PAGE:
Growing up as a child in my hometown of Port Glasgow I remember we seemed to have a lot of shortcuts. We had a shortcut that took us up a sort of deserted little valley between houses, that could cut a good 5 mins off our walk to school, especially important if you were running late. There was a shortcut that took about 200 meters off our school cross country course, if you could “juke” into some bushes and emerge at the other side without the PE teacher seeing you.  If we thought the neighbours across the street were out, we’d take a shortcut through their garden to the big field that lay beyond, occasionally we would hear angry shouts and hope they hadn’t recognised us.

The reason shortcuts came to my mind was that I read a familiar verse in the Message translation.

And so we are transfigured much like the Messiah, our lives gradually becoming brighter and more beautiful as God enters our lives and we become like him. 2 Cor 3:18

I really wish that word gradually wasn’t there. Gradually implies slow steady progress. Gradually means progress without shortcuts.

Paul links this idea of steady progress to becoming more like Jesus. I would really like there to be a shortcut to becoming more like Jesus, but I am reminded here that it’s the journey of a lifetime and it’s about steady progress, not shortcuts. Paul is reminding us that there are no shortcuts to any place of spiritual significance. There may be times we make progress more quickly than others, but there are no shortcuts that get us to where we want to go with minimum effort.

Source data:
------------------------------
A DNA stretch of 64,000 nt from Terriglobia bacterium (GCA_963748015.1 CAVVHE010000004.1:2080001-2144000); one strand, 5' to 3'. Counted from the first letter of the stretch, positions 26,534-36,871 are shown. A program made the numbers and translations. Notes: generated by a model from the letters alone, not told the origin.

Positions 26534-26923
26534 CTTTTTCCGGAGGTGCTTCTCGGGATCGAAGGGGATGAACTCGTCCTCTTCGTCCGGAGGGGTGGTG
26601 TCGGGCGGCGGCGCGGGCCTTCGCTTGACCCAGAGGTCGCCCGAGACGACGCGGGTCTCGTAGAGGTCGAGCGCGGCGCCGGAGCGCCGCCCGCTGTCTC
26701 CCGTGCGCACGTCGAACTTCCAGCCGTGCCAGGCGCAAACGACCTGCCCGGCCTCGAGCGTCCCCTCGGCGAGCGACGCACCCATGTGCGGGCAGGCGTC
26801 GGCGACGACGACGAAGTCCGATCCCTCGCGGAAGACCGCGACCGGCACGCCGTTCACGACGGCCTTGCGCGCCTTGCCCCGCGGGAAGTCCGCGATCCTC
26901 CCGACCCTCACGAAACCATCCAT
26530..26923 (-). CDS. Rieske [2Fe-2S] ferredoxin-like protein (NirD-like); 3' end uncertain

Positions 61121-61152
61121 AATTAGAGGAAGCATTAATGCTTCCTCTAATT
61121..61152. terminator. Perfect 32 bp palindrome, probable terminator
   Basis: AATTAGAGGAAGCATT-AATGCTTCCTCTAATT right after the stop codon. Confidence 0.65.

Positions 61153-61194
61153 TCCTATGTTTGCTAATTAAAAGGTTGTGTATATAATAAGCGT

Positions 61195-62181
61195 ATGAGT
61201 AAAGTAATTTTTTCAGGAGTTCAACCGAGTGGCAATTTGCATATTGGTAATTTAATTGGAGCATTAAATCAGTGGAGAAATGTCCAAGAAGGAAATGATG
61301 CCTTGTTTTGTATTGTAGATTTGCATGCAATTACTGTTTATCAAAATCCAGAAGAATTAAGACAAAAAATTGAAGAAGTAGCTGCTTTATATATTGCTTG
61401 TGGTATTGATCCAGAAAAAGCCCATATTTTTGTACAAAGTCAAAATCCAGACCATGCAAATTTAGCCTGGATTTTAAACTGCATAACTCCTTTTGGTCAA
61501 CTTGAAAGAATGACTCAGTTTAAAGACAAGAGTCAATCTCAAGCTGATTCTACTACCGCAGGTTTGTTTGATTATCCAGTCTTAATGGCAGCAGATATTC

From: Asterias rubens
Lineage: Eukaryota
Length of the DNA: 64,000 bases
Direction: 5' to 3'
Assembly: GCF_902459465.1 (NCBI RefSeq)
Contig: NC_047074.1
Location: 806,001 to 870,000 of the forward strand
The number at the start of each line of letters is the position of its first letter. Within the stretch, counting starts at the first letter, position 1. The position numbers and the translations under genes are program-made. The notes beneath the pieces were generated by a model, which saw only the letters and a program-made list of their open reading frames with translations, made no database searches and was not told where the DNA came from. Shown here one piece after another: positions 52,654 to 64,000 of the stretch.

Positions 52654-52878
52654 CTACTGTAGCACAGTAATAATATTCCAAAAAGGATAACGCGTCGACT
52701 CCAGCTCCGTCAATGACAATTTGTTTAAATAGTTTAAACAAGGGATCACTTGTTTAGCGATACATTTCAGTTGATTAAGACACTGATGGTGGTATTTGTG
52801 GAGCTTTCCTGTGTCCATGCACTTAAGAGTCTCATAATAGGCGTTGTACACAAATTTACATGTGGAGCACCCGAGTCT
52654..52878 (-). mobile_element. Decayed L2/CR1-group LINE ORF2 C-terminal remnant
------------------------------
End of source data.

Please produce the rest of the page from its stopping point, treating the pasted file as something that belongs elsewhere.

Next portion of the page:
Over 30 years ago I walked the West Highland Way, which is a walking route between Glasgow and Fort William in the Highlands. It goes through some of the most beautiful areas in Scotland but sometimes the terrain makes for slow progress. I can remember one particularly hard day`s walking on the largely uninhabited far shore of Loch Lomond. The path was broken up, it was steep in places, and it was through woodland, it felt like we were making painfully slow process. After what felt like hours and hours of walking, we emerged from the forest and were able to look on the map and see where we were. I was amazed at how far we had come.

I have had very similar experiences in my spiritual journey. There have been times when it has felt like painfully slow progress and hard going. Yet, when I look back, I am amazed at how much progress I have made. I may not have arrived, but I am further along the journey than I thought.

Can I make a suggestion? When you get discouraged about your spiritual journey, instead of looking for shortcuts, stop and look back and remind yourself just how far you have come. You will probably be amazed.

This entry was posted in Uncategorized. Bookmark the permalink.

Leave a Reply

Fill in your details below or click an icon to log in: Logo

You are commenting using your account. Log Out /  Change )

Twitter picture

You are commenting using your Twitter account. Log Out /  Change )

Facebook photo

You are commenting using your Facebook account. Log Out /  Change )

Connecting to %s